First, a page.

The relationship between the AAA and the NCU had now reached crisis point and many of those involved were concerned about the future health of athletics if the dispute between the two governing bodies was not resolved quickly. Whilst the Northern position was strong, the weakness of the Midlands and the incompetence of the South had neutralised the progress made by the NCAA, and it continued to be a possibility that if the conflict was drawn out any longer, the NCAA would have considered separating from the AAA.[59] In the end, the uncertainty over the future of amateur athletics was resolved on January 16, 1886.[60]

Robert Todd, the secretary of the NCU who attended the meeting, stated that he was in no doubt that the NCU would accept the AAA’s terms of peace which compartmentalised the events at both athletic and cycling meeting and festivals, whilst prohibiting professional cycling events at athletic meetings. Whilst the AAA had finished its business with the NCU, many northerners felt betrayed by the southern committee for what they regarded as the underhand tactics used to achieve peace, which had included having a meeting in secret with the NCU to discuss terms on January 4.[61] The sporting press were concerned that this revelation would derail the whole peace process with the northern and Midland representatives feeling as if they had been excluded and objecting to the idea that the South had the right to represent them.[62] It was felt that the NCAA should have objected to the proposals, regardless of their merit, and disassociated themselves from the AAA by forming their own independent organisation. Nevertheless, relations between the AAA and the NCU did remain stable into the twentieth century, although the 1886 agreement had not fully resolved the issues that the two governing bodies had with one another, with the relationship between the AAA and the NCU deteriorating once again in 1906 due to the resurgence of professional footracing at NCU-controlled events.[63]

Throughout the dispute with the NCU, the NCAA were the ones who were in control of the AAA’s position, not wanting to relinquish control over northern sport meetings, especially when faced with the prospect that amateur footraces could have been ran alongside professional events. This clearly contradicts the general consensus amongst sport historians that the North of England was inculcated with professionalism, and that the south of the country consisted mainly of those who believed in the amateur philosophy of playing for one’s own enjoyment rather than for financial purposes.[64] However, the research presented here has shown that the northern middle class had a profound impact on the development of amateur athletics during the nineteenth century, thereby contradicting the notion that amateur sport was developed and championed solely by the alumni of public schools and Oxbridge. Amateurism as an ethos was always strong in northern athletics and the NCAA consistently championed amateur values at a national level and resisted any attempts to allow professionalism back into the sport after the demise of pedestrianism, and this formed a primary motivation for its formation in 1879.[65] Therefore, this shows that sport history, and history in general, is multi-faceted and it is imperative that historians consider different perspectives, such as a during their research so that a more complete picture and understanding can be constructed.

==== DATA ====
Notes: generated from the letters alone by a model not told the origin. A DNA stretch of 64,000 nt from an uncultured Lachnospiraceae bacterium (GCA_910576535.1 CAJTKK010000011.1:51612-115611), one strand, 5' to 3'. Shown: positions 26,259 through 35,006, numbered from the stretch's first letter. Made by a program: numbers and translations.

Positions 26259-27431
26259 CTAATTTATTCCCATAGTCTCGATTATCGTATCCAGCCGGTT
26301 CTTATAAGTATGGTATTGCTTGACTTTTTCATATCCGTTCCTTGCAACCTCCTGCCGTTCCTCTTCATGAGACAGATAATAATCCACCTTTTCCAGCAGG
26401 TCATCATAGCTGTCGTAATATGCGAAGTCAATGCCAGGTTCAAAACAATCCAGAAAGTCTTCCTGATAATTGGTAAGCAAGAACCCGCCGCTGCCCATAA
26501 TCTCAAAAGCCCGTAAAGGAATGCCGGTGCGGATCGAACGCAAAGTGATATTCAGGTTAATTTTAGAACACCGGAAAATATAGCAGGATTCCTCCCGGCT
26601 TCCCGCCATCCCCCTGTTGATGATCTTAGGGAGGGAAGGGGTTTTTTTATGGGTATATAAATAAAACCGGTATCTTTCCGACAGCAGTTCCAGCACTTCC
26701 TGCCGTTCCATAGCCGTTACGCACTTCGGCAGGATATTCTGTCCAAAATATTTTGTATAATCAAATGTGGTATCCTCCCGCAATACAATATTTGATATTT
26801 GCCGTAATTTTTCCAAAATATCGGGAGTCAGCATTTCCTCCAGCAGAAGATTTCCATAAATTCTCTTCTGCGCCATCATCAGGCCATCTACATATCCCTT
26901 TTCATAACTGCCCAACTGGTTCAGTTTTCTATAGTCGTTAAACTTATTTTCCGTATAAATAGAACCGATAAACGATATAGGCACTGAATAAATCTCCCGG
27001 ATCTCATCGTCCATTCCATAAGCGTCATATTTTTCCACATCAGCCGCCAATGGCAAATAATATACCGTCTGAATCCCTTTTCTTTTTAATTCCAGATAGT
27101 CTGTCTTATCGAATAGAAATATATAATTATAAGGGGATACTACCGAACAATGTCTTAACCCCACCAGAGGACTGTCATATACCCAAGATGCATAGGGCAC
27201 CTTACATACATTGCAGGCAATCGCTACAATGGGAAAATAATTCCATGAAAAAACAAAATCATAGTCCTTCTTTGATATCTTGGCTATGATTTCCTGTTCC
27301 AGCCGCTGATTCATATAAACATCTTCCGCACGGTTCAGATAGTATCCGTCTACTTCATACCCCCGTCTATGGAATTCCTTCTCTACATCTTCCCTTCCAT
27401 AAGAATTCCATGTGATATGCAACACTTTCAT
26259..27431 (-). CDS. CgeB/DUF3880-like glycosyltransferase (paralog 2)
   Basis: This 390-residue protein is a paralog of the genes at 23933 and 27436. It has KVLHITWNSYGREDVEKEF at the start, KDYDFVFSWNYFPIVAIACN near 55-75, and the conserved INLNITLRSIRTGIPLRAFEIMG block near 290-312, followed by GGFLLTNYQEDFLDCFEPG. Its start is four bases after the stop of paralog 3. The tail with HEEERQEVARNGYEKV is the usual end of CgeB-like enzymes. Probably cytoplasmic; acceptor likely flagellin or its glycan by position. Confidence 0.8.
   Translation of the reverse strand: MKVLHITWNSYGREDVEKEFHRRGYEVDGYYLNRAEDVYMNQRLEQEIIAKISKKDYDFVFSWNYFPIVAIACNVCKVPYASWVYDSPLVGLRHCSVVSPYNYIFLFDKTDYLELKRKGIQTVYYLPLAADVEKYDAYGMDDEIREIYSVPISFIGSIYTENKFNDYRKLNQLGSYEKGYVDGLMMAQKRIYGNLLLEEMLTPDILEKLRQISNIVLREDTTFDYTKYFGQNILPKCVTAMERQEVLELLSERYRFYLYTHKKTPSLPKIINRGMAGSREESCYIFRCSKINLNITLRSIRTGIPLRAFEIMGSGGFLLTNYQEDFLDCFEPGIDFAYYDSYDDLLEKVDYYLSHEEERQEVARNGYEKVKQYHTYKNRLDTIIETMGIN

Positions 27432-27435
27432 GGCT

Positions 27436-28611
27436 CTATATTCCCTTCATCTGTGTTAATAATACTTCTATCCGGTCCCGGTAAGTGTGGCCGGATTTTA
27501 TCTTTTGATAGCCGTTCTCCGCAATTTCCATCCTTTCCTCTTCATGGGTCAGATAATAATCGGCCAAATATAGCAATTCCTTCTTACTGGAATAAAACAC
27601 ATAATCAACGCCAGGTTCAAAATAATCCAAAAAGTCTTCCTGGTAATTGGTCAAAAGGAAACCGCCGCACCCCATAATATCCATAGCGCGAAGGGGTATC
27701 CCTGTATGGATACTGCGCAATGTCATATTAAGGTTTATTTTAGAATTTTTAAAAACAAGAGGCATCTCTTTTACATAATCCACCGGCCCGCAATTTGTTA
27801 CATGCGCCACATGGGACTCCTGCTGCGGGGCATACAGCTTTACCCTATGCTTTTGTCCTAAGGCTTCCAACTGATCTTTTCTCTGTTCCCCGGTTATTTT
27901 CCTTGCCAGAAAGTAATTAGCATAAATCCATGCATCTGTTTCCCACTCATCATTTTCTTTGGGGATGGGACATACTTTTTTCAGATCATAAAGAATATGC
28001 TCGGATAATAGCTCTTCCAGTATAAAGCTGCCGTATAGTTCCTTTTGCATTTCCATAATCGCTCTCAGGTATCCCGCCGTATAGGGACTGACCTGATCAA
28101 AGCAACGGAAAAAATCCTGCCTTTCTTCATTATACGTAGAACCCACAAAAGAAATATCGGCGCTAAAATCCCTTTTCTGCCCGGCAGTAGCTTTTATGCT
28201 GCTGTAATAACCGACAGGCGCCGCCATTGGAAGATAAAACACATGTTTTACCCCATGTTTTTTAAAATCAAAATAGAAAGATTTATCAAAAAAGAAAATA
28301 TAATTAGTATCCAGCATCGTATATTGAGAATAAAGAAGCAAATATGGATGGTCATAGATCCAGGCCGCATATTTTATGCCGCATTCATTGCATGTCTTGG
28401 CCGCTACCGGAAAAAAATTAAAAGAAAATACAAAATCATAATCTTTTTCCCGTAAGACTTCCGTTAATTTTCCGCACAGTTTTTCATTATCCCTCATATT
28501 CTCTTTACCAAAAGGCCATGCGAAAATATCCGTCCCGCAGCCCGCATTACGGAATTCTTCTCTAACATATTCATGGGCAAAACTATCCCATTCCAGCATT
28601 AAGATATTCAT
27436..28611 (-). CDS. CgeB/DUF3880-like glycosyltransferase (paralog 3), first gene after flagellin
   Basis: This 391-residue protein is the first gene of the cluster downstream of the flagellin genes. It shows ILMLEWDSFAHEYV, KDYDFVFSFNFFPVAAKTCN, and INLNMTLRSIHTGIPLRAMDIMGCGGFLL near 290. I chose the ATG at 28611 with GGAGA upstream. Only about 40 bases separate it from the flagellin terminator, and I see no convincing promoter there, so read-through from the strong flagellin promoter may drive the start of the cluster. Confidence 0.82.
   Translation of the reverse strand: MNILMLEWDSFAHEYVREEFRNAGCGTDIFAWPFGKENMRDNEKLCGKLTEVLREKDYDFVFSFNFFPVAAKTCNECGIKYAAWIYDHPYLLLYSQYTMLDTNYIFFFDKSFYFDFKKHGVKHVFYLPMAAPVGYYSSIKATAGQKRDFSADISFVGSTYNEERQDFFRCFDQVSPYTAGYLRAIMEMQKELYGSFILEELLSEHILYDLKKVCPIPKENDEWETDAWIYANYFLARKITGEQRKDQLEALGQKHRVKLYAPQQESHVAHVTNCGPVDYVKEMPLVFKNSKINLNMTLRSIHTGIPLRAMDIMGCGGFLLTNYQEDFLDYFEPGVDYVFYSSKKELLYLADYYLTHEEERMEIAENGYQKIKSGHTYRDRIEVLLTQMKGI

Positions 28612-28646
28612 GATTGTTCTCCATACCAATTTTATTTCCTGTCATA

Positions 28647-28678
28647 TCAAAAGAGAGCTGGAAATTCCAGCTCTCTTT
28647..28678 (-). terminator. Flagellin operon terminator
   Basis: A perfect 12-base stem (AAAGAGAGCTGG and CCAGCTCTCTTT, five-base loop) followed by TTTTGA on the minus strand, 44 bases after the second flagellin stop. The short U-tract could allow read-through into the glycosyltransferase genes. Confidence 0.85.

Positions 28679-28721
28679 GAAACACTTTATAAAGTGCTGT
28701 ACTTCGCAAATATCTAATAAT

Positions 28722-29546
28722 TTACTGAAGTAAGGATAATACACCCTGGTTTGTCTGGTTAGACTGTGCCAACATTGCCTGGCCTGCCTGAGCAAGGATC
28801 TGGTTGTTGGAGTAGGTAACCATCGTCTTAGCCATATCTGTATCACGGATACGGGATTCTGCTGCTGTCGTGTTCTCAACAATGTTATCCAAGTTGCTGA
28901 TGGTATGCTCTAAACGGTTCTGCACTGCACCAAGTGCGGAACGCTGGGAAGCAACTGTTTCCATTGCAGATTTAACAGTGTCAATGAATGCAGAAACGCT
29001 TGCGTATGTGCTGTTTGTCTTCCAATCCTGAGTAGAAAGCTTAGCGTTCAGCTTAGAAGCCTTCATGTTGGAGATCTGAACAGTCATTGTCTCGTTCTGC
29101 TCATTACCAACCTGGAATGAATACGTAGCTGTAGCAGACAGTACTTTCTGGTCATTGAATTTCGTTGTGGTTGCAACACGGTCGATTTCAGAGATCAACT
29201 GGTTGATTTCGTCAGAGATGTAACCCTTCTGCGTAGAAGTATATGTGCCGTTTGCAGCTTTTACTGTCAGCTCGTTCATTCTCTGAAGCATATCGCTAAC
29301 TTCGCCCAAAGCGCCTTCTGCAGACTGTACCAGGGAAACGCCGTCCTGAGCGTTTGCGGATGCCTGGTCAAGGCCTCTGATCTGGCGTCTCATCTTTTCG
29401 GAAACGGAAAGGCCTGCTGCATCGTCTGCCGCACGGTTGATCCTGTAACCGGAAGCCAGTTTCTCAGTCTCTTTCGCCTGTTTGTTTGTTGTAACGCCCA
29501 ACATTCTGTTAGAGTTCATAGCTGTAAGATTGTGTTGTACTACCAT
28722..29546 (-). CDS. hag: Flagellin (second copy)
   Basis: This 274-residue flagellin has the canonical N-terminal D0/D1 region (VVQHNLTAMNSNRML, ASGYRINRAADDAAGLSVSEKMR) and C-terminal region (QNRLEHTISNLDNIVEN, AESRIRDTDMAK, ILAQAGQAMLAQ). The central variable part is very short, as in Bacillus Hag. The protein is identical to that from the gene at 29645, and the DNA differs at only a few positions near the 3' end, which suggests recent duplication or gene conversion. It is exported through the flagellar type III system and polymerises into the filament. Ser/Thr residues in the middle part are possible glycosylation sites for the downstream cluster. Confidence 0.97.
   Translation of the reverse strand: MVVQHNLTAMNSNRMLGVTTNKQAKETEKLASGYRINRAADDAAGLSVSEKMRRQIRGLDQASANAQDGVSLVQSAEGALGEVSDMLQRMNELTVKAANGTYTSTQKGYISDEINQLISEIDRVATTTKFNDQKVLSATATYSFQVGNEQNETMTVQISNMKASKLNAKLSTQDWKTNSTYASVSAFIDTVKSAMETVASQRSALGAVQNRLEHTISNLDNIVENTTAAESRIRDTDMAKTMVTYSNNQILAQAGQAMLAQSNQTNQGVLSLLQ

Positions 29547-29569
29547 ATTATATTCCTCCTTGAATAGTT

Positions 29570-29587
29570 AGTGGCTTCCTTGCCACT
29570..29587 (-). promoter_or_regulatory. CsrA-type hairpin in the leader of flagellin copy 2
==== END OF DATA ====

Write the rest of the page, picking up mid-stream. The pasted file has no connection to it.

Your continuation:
The voting structure of the AAA 1880-1890

Despite the difficulties experienced over the issues with the NCU, the formation of the NCAA enabled northerners to wield a considerable amount of bargaining power on a national level, enabling them to point the sport in a direction that was influenced by their interpretation of amateur values. At first, contemporary opinion was that the North were underrepresented at the national administration. As decided upon at the formation of the AAA in 1880, rule V., which dealt with the representation of associated members, read as follows:

V- That the Committee be composed of one representative from each of the following clubs: – Amateur Athletic Club, Cambridge U.A.C., Civil Service A.C., Edinburgh U.A.C., German Gymnastic Society, London A.C., Oxford U.A.C., the Cross-Country Clubs, a West of England Club, An East of England Club, The Midland Counties A.A., the Northern Counties A.A., and of ten members to be elected at the Annual General Meeting of the Association.[66]